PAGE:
Earlier today, The Killers released their monumental seventh album, Pressure Machine. The Vegas-native foursome are objectively one of the biggest rock bands of our generation, regularly packing out stadiums around the world like they were casual theatre gigs. But in the early months of 2005 – riding hot the heels of their game-changing debut, Hot Fuss, the June prior – they were still the “ones to watch”. They were the epochal “buzz band”.
On the other side of the ring were Scottish indie-rockers Franz Ferdinand, who’d also cracked the mainstream with an ’04 debut (theirs self-titled). The two bands essentially shared a fanbase, with similar styles, aesthetics and approaches to their artistry. So, naturally, the OG BLUNT team had a genius idea: what if they could somehow go two-for-two and get Franz Ferdinand’s vocalist and bassist – Alex Kapranos and Bob Hardy, respectively – to interview The Killers? They could have the sensations of 2004 go head-to-head with the sensations of 2005!
Lo and behold, that’s exactly what they did! Like, to a T: the tagline for BLUNT #39 was literally, “The sensations of 2004 go head-to-head with the sensations of 2005!”. To ready ourselves for a leap straight into the Pressure Machine, we’re headed back to the halcyon days of ’05 to see what Kapranos and Hardy had to ask 3/4 of The Killers. Come join us!
VS. THE KILLERS
The clash of pop rock titans! Alex Kapranos and Bob Hardy of Franz Ferdinand give a good old-fashioned grilling to the new sensations of 2005, The Killers. By Rob Fitzpatrick/IFA.
When your aunty starts telling you about “this great new band” she’s heard, you know it’s gone to another level. It happened to me last year when Franz Ferdinand roared out of Scotland with the brilliant single “Take Me Out” and a solid debut album. Franz Ferdinand were the fresh hit of last year, scoring every New Kid On The Block accolade going, rocking my Aunty’s I-Pod almost non-stop, and clean sweeping all the awards pools at year’s end. By that time, Hot Fuss, the debut by Las Vegas foursome The Killers was already out (it was released in June). However, like any organic rags-to-riches story, the buzz took time to build, and now, almost a year later, The Killers are the undisputed hit sensations of 2005.
The Killers – Brandon Flowers (vocals/keyboard), Dave Keuning (guitar), Mark Stoermer (bass) and Ronnie Vannucci (drums) came out to Australia in December last year for a brief 4-date blink-and-you’ll-miss-’em visit and ever since have seen sales go off the Richter scale. Hot Fuss hit Number One on the ARIA chart in February, and at the time of writing was still hovering in the Top Ten. It’s sold Platinum here, and by the time you’re reading this will have spent around 30 weeks in the Top 40. They’re even my aunty’s new favourite band! And with singles the calibre of “Mr. Brightside”, “Somebody Told Me” and “Smile Like You Mean It”. it’s no bloody wonder.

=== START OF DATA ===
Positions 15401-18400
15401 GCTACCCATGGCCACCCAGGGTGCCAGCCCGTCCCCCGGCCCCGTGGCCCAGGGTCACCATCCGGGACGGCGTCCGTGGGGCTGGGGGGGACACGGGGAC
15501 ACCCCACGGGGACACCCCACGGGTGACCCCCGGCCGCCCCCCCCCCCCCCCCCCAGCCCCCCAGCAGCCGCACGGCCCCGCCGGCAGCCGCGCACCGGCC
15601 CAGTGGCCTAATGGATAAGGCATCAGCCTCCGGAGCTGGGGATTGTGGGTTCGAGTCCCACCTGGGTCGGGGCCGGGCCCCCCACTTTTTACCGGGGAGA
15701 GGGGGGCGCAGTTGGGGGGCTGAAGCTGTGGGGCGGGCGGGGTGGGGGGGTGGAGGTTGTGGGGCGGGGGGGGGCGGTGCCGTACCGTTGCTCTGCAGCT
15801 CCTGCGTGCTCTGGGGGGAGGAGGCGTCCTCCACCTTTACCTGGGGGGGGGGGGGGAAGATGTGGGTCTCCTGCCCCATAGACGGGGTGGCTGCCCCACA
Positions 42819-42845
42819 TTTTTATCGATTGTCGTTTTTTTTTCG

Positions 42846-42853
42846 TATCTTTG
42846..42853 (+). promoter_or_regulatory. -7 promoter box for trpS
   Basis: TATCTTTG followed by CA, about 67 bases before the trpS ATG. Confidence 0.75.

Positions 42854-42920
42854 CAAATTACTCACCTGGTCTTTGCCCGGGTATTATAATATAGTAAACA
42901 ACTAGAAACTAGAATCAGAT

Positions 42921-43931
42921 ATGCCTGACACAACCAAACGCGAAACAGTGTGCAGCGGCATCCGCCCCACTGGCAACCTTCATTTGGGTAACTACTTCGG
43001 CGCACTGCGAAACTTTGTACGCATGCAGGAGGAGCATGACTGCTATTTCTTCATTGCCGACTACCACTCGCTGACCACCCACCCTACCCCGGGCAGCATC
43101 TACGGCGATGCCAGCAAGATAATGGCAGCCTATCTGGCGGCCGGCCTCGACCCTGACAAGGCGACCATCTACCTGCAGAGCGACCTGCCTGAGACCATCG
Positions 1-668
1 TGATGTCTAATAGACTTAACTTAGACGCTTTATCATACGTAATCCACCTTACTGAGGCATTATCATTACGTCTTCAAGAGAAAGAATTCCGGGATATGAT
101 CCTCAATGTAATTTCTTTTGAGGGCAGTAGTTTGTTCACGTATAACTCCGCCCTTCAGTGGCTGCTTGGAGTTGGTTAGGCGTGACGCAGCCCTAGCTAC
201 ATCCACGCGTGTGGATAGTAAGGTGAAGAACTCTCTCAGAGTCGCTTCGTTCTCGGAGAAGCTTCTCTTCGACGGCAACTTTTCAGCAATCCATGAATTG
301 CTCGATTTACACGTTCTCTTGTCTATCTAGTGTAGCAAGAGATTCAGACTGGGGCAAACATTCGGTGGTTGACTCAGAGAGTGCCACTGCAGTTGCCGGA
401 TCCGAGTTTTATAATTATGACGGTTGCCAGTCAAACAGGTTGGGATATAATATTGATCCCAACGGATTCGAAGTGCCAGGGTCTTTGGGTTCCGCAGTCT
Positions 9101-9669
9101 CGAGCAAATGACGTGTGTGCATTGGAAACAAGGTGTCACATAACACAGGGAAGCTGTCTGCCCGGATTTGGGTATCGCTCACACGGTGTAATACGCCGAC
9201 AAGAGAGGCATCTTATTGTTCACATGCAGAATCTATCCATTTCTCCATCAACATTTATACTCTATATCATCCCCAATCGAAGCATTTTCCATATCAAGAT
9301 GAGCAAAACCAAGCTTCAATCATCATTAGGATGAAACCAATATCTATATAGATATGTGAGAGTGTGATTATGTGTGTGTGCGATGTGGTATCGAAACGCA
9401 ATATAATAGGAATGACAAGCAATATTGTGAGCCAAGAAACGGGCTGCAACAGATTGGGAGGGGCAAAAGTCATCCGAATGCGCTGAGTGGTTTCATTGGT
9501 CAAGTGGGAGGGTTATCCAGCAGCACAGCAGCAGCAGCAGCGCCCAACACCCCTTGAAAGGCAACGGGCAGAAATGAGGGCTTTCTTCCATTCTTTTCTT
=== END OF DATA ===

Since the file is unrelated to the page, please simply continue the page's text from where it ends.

Like Franz Ferdinand, The Killers love an eighties revival. Though they formed on different sides of the globe, both Franz and The Killers are leading a surge of rock acts taking cues from the pop of that era. They are taking it to the masses, which is heartening, not only to coattail-riders like The Bravery or Kaiser Chiefs, but to anyone who likes to see rock music infiltrating the mainstream that’s not Linkin Park or Nickleback.
To bring this pair of current pop rock titans together, Blunt asked Franz Ferdinand’s singer/guitarist Alex Kapranos and bassist Bob Hardy to jot down some tough(ish) questions for us to pose to Brandon Flowers, Dave Keuning, and Mark Stoermer of The Killers.
This is what went down…
Do you see yourselves as a pop group?
Brandon: No! We’re a rock ‘n’ roll group who have a pop feel. It’s in our blood, we write catchy songs. We’re not afraid of pop songs, but that doesn’t make you a pop group. As far as I’m concerned, anything that’s ever been a hit, even old Ozzy, is a pop song. So, in that context, we’re a rock group who writes pop songs.
Dave: I think we are [a pop group] sometimes, and sometimes we’re a rock group. We’re neither one all the time.
Mark: In some ways we’ re trying to bring rock back to the pop format; or the other way around. In the last twenty years the pop and rock worlds have split so much, but in the 60s, 70s and 80s rock bands always wrote pop songs. The Beatles, The Stones, The Cure all those bands. Now it’s seen as uncool and the mainstream has become sterile. There’s no substance in pop now. We hope to bridge that gap and bring heartfelt, quality, intelligent songs back to the mainstream.
Is there a Las Vegas scene, or did you develop in a vacuum?
Dave: There is a scene, but it’s small and very negative. We got no support at all from local press. If you can get 40 people you are a superstar. And it’s hard to find places to play; it’s frustrating. It’s all metal there, but we were so different we stuck out.
Mark: The scene is very small and it has to compete with so much. Why go and see some local band when you can see Seigfried and Roy! Musically, a lot of bands there are ten years behind, so we broke out and did our own thing. We grew our own thing. We played coffee shops, transvestite bars, anywhere that wasn’t normal.